On December 17, the Government announced it had secured enough vaccines for the whole of New Zealand
It will vaccinate border workers from the second quarter of 2021, and the rest of the country from mid-year, inking two new agreements for millions of two-dose vaccines from AstraZeneca and Novovax.
The Government would also purchase enough vaccines for New Zealand-realm countries Tokelau, Niue and the Cook Islands, as well as neighbours Tonga, Samoa and Tuvalu if they want to take up the offer.
The speed at which this is happening is dizzying. Historically, the fastest vaccine ever developed still took four years to go from collecting viral samples to licensing.
The Pfizer vaccine - based on a completely new technology using mRNA to activate the immune system against the virus - took only 10 months to go from concept to reality, bounding through steps which typically take 10 years.
But the break-neck speed is necessary.
Hundreds of thousands of people continue to contract the virus around the world each day, and more than 1.6 million people - equivalent to the population of Auckland - have died worldwide to date.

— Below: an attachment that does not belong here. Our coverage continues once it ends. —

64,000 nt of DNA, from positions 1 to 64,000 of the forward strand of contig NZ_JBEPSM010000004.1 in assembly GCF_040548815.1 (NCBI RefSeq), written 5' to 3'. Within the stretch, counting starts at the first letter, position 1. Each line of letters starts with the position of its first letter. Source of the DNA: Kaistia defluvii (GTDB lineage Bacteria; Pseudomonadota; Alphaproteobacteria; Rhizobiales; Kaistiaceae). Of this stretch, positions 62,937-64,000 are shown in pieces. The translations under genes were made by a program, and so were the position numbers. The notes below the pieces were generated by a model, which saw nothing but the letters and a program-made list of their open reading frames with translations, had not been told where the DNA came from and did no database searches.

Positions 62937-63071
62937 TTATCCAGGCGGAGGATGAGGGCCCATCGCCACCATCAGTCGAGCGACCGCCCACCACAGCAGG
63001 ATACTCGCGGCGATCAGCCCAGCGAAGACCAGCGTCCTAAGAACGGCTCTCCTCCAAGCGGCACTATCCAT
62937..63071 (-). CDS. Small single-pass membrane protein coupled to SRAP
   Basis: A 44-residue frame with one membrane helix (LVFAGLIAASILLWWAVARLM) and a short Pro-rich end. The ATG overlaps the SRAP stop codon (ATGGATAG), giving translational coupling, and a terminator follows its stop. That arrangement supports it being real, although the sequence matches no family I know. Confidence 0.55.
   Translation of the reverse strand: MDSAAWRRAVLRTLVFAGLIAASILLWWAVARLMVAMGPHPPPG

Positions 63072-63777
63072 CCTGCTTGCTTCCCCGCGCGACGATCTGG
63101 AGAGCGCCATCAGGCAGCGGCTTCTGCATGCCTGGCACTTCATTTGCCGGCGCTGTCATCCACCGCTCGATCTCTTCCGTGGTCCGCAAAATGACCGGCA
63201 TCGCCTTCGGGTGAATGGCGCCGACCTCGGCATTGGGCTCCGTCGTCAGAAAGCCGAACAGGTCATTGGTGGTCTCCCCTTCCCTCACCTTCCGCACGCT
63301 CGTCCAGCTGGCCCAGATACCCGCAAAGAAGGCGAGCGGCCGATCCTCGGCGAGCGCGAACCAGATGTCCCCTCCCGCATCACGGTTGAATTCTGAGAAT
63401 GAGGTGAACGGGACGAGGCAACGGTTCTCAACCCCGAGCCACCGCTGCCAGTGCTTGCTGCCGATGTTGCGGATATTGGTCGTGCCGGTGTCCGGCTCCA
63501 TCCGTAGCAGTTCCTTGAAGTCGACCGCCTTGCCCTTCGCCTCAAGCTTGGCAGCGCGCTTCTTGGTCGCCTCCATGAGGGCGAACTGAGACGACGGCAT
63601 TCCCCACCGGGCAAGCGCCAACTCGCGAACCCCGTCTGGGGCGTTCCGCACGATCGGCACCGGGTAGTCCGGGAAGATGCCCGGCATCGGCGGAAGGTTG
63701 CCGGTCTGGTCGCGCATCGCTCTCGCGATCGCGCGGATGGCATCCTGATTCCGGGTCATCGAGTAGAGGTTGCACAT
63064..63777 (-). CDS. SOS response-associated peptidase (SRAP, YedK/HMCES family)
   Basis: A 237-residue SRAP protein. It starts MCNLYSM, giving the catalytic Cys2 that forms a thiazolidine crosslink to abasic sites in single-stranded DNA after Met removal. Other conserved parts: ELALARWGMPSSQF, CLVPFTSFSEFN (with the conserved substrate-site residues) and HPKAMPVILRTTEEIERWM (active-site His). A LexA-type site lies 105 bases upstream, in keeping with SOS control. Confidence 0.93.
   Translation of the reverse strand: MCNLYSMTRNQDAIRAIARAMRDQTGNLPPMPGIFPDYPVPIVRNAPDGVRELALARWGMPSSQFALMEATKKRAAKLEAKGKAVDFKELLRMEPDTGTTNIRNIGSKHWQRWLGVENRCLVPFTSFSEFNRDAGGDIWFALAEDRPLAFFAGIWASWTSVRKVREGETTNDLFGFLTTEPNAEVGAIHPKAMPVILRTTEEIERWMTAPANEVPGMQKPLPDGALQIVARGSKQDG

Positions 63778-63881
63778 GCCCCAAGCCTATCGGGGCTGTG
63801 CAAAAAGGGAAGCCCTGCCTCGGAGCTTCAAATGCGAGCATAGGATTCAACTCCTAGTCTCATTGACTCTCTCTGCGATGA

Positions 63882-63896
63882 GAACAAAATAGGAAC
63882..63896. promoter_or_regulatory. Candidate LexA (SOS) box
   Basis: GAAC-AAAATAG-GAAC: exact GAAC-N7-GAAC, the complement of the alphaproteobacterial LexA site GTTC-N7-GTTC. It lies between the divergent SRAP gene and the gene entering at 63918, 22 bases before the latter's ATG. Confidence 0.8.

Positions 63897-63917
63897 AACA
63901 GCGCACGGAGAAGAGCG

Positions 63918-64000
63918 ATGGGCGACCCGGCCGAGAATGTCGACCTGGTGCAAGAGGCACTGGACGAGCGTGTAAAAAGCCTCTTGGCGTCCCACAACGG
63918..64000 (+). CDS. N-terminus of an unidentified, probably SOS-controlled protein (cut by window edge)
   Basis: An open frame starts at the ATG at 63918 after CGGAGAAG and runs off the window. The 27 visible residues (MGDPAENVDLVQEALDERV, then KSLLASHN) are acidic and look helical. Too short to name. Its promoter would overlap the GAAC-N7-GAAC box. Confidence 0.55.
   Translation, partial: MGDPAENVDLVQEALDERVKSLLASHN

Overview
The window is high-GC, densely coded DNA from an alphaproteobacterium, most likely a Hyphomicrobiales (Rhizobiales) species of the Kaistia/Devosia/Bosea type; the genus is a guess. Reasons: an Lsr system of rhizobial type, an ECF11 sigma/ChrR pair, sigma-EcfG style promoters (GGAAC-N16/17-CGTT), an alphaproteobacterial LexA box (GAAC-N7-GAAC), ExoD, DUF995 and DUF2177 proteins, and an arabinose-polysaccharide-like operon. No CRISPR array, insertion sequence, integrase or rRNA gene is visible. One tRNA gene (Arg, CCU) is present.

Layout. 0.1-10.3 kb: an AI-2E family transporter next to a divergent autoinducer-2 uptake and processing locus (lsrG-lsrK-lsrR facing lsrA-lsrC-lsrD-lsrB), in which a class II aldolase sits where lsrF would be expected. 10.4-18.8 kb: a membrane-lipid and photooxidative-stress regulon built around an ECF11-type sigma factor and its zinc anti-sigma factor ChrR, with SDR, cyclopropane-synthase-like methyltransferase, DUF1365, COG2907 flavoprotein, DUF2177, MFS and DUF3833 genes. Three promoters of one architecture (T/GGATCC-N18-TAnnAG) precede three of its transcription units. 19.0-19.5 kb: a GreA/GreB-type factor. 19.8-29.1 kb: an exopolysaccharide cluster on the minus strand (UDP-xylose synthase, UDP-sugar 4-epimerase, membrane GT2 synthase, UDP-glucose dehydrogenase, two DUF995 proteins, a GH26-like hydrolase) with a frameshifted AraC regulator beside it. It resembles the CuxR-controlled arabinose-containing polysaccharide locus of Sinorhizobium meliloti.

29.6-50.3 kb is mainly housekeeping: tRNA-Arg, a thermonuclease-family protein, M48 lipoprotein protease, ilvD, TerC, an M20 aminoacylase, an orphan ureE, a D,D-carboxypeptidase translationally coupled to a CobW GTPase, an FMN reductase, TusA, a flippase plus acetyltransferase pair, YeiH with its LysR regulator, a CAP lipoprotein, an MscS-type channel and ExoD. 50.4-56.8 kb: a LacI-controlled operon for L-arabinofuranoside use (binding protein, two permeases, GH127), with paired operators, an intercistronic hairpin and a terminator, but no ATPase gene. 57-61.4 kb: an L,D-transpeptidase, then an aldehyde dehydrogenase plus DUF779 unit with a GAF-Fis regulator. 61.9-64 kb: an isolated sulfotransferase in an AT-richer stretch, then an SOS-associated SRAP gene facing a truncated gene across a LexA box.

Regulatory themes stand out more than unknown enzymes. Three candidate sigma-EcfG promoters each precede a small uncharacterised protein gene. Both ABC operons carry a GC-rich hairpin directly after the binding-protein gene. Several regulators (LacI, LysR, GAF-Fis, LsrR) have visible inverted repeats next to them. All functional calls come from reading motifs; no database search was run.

Covid-19 total infections by continent
North America Europe South America Asia Africa Oceania
A vaccine is being revered as a panacea, a ‘silver bullet’ that will see our lives return to some semblance of normal. But as we look ahead to 2021 - the year of the vaccine - experts warn there are challenges still to come.
In 1963, American microbiologist Maurice Hilleman’s daughter Jeryl Lynn came down with the mumps.
Hilleman took a swab and retreated to his lab, eventually forming the basis of the mumps vaccine still used today. The process took 4-5 years – the fastest in history.
Vaccine development was traditionally a “very, very long process”, University of Auckland associate professor and vaccinologist Dr Helen Petousis-Harris says.
Nearly six decades on from Hilleman’s work on the mumps vaccine, progress had remained “slow”, largely owing to the “huge bureaucracy involved” in developing a vaccine – until now.
In the wake of the Ebola epidemic (2014-16), which devastated west Africa and killed more than 11,000 worldwide, and the recognition “we would be in trouble” if a new disease emerged, the Coalition for Epidemic Preparedness Innovation was founded in 2017 - a global alliance for financing and coordinating vaccine development for emerging infectious diseases.